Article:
HobbyKing.com New Products Flash Sale
Reply
Thread Tools
Old Nov 19, 2012, 05:09 AM
59 years of RC flying
Daedalus66's Avatar
Canada, ON, Ottawa
Joined Feb 2006
15,936 Posts
Quote:
Originally Posted by Wormboy View Post
I also use the 14g wire and while it is heavy I have not had any CG issues. In fact I have to push my 1800mah 40C battery as far back as possible to balance correctly.

I will post some info regarding the specs from this system (Amps and watts) as I do recall it pulling more than I expected. I have toasted a couple of 20C 1300mahs when I was first getting the feel of the plane.
Mat
People are often surprised at how far back the battery needs to be. That's why I suggest not gluing the top on the fuselage until the model is pretty much finished and you can do a balance test. Only then do you know where to make the battery hatch. Also, you can't really complete the ESC installation till you know about where the battery will be.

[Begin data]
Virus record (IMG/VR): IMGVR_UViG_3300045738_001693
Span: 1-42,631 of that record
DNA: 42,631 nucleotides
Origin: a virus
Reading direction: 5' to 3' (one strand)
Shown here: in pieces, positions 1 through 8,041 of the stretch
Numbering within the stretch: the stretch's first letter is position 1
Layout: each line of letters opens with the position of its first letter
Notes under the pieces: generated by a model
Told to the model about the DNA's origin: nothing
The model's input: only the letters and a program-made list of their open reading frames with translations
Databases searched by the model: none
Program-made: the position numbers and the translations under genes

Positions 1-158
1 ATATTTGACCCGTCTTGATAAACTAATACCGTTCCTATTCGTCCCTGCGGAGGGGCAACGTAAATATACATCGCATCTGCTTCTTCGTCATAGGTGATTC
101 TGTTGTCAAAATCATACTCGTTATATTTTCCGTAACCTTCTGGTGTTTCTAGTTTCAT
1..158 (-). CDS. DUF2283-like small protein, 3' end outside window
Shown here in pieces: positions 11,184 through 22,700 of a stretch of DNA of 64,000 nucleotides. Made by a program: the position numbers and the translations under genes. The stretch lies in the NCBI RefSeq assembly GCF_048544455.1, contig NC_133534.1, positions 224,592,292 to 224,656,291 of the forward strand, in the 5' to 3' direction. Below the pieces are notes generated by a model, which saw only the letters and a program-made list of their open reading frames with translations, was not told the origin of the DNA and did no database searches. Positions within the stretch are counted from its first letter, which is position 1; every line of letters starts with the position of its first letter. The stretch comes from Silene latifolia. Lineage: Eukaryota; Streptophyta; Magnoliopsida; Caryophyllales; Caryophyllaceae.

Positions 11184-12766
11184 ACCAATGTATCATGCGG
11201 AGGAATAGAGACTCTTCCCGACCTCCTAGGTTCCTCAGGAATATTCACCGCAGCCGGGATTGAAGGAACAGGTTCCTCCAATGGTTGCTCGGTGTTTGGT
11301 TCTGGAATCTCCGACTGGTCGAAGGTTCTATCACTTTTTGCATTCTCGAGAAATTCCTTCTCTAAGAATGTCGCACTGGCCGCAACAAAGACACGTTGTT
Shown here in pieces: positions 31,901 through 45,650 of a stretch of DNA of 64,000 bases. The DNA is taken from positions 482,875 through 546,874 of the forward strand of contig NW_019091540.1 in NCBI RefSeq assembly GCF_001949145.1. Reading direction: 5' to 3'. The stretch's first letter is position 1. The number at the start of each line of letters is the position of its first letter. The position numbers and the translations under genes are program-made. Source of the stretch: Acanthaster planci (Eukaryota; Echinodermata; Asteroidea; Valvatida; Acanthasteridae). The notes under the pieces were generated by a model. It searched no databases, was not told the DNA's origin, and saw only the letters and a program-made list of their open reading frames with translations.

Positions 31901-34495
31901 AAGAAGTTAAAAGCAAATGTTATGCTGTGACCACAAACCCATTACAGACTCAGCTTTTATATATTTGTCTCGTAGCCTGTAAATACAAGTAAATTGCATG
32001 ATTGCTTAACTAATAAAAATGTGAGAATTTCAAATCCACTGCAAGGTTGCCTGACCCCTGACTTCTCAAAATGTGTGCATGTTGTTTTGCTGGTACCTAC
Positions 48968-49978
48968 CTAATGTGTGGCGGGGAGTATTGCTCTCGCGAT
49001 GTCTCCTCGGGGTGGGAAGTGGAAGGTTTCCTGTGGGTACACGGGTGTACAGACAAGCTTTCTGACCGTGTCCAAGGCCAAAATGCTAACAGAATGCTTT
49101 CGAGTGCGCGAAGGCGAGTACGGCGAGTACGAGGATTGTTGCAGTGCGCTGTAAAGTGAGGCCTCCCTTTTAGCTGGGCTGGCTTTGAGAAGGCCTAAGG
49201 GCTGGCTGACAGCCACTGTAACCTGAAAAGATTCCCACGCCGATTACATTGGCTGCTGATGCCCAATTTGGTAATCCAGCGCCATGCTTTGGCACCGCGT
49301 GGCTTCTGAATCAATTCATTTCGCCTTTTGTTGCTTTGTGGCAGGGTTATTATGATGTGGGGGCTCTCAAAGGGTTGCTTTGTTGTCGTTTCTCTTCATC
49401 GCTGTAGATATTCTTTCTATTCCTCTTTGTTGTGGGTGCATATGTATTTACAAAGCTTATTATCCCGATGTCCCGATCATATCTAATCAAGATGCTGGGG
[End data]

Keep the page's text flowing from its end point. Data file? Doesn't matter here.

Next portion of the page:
The 2826-6 may draw more current than the standard 2212-6 (by the way, one is named for the size of the casing, the other for the size of the stator, but they are essentially the same size). The 2212-6 takes 23A at WOT on an APC 6x4. That's the static reading, and it drops 2-3A in the air. I wouldn't be surprised to see the other taking 25A static.

My rule of thumb is not to run batteries at more than 50-60% of their rated current if I care about battery life and avoiding excessive heating. Keep in mind that many batteries are over-rated.

So I would consider a 20C 1300 to be good for a steady 13-15A and expect it to be marginal for flying at full throttle. By contrast, your 40C 1800 should easily put out 36-40A.